If you have ever lost photos to a bad hard drive, memory disk crash or other minor disaster, you know exactly what I’m talking about. In 2005, I had a new computer and even though my photo organization software kept asking me “Do you want to back up your photos?, I thought “I’ll do it later”. Well, this four-month-old computer was in an office near my bedroom. At about two in the morning, the computer made a noise that woke me from a sound sleep. I got up to see what had happened and saw the blue screen of death; I decided to go back to sleep, feeling very certain that I and my photos were in big trouble.

The next morning I discovered that, in fact even though I’d been groggy the night before, I was completely correct. My hard drive was unrecoverable. The tech guy who looked at it said, “I can’t even get it to spin up.” He assured me that I could probably spend hundreds of dollars trying to recover my files, but I didn’t have hundreds of dollars available for that purpose. Luckily, I only lost about 4 months of photos and because it was summer, it meant that other people had taken photos that I could have. And even more luckily, I’d printed some of my favorites from that time and made a couple of scrapbook pages. So, for me, my lesson was learned. You can’t trust your photos to one hard drive. Ever.

As soon as I got my hard drive replaced, I purchased an external hard drive. This was five years ago and hard drives weren’t as cheap as they are now. I’m happy to say, that little (80 gig) hard drive is still plugging along. It now has a friend sitting next to it that is much bigger (500 gigs). When I was in the computer training business, we were fond of saying, ” A hard drive crash is not a matter of if; it is a matter of when.” It was true then and it’s true now.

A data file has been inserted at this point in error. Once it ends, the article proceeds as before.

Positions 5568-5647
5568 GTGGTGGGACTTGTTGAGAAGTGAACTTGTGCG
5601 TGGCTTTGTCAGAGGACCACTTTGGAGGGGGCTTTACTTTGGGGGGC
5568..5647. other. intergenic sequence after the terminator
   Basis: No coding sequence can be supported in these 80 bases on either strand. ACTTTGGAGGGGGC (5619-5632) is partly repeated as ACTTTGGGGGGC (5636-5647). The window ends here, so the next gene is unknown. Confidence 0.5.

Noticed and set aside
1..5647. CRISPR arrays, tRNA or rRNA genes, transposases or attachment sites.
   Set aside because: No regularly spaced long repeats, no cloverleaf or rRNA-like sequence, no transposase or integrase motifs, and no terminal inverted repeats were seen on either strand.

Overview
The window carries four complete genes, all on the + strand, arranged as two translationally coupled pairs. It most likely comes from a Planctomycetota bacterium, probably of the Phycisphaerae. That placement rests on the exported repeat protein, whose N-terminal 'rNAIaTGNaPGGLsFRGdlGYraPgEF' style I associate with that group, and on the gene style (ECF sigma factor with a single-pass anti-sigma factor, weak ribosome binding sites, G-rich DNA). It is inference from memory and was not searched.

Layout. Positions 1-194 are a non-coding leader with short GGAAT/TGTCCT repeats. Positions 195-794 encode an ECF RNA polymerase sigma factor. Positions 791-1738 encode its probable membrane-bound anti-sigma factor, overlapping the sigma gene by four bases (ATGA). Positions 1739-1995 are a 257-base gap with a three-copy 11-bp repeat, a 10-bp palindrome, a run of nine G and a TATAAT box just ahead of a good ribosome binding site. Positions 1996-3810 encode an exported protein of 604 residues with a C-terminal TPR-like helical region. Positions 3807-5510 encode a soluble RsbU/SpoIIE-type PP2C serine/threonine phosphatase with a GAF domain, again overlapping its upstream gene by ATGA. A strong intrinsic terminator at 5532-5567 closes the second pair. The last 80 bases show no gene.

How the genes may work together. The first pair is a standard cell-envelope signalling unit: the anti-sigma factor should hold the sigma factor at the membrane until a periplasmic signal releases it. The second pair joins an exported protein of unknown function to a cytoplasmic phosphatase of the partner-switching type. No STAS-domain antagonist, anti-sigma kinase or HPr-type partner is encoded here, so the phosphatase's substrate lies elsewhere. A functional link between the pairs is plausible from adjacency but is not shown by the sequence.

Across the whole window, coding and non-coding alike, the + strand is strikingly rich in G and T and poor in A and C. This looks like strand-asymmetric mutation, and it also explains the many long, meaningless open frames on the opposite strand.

And, it’s not just hard drive crashes that should concern you. There is robbery, yes, a friend lost her computer and back up devices to thieves. Then of course, there is fire, flooding and other natural disasters. Oh my!

With all the potential threats, you need on site and offsite backup.

It also helps if the backing up is automated. Mine is, and I love that I don’t have to remember.

On site backup is the easiest to set up. My biggest concerns are my photos and my financial data. My financial software asks me about a backup regularly, and I always say yes.  My photos are in Creative Memories Memory Manager software (which I sell) and whenever I make changes to my photo vault,  it backs up the changes to a “shadow copy” on my external drive. At any time if I need to rebuild my vault, the shadow copy keeps all the tags and folder structure I’ve arranged within Memory Manager.

Offsite backup is a bit trickier, but very important. Offsite is for all those disaster type scenarios and there are all types of services. I use Mozy. It is simple enough to set up, but if you have a lot of data to back-up, it isn’t fast. And that is an understatement. It can take months to get everything backed up, but once it’s done, it just does an incremental backup whenever changes are made. It’s pretty reasonably priced too.  Some people just upload all their photos to places like Flickr, or Shutterfly or Creative Memories Photo Center. Personally, I need something automatic. If I have to put it on a to do list, there’s a chance it isn’t going to happen. And we know what happens then…

What is your back-up plan? How is it working for you? I’d love to hear about it.

If you don’t have a plan and you need help; contact me. I’ll be happy to get you started with a plan.